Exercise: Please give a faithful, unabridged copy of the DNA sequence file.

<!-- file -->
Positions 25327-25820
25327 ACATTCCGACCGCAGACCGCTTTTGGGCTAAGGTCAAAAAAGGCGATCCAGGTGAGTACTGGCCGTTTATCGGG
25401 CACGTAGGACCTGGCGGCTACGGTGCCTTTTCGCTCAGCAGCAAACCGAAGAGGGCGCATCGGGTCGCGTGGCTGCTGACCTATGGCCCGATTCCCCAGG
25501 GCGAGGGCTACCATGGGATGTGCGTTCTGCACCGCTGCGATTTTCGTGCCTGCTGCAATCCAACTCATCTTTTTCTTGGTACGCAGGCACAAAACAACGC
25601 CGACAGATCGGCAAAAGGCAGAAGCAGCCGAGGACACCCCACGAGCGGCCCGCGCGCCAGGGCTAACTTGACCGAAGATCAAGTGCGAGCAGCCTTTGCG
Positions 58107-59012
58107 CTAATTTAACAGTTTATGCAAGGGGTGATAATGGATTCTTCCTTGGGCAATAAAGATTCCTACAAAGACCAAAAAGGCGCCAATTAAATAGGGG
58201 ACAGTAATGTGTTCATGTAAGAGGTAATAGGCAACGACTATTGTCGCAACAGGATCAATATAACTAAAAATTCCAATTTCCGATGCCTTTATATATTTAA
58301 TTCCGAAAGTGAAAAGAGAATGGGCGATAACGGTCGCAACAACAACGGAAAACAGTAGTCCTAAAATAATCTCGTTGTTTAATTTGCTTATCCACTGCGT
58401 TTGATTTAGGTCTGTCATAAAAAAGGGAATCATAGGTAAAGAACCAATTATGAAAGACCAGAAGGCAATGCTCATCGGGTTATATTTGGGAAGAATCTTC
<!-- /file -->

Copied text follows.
Positions 25327-25820
25327 ACATTCCGACCGCAGACCGCTTTTGGGCTAAGGTCAAAAAAGGCGATCCAGGTGAGTACTGGCCGTTTATCGGG
25401 CACGTAGGACCTGGCGGCTACGGTGCCTTTTCGCTCAGCAGCAAACCGAAGAGGGCGCATCGGGTCGCGTGGCTGCTGACCTATGGCCCGATTCCCCAGG
25501 GCGAGGGCTACCATGGGATGTGCGTTCTGCACCGCTGCGATTTTCGTGCCTGCTGCAATCCAACTCATCTTTTTCTTGGTACGCAGGCACAAAACAACGC
25601 CGACAGATCGGCAAAAGGCAGAAGCAGCCGAGGACACCCCACGAGCGGCCCGCGCGCCAGGGCTAACTTGACCGAAGATCAAGTGCGAGCAGCCTTTGCG
Positions 58107-59012
58107 CTAATTTAACAGTTTATGCAAGGGGTGATAATGGATTCTTCCTTGGGCAATAAAGATTCCTACAAAGACCAAAAAGGCGCCAATTAAATAGGGG
58201 ACAGTAATGTGTTCATGTAAGAGGTAATAGGCAACGACTATTGTCGCAACAGGATCAATATAACTAAAAATTCCAATTTCCGATGCCTTTATATATTTAA
58301 TTCCGAAAGTGAAAAGAGAATGGGCGATAACGGTCGCAACAACAACGGAAAACAGTAGTCCTAAAATAATCTCGTTGTTTAATTTGCTTATCCACTGCGT
58401 TTGATTTAGGTCTGTCATAAAAAAGGGAATCATAGGTAAAGAACCAATTATGAAAGACCAGAAGGCAATGCTCATCGGGTTATATTTGGGAAGAATCTTC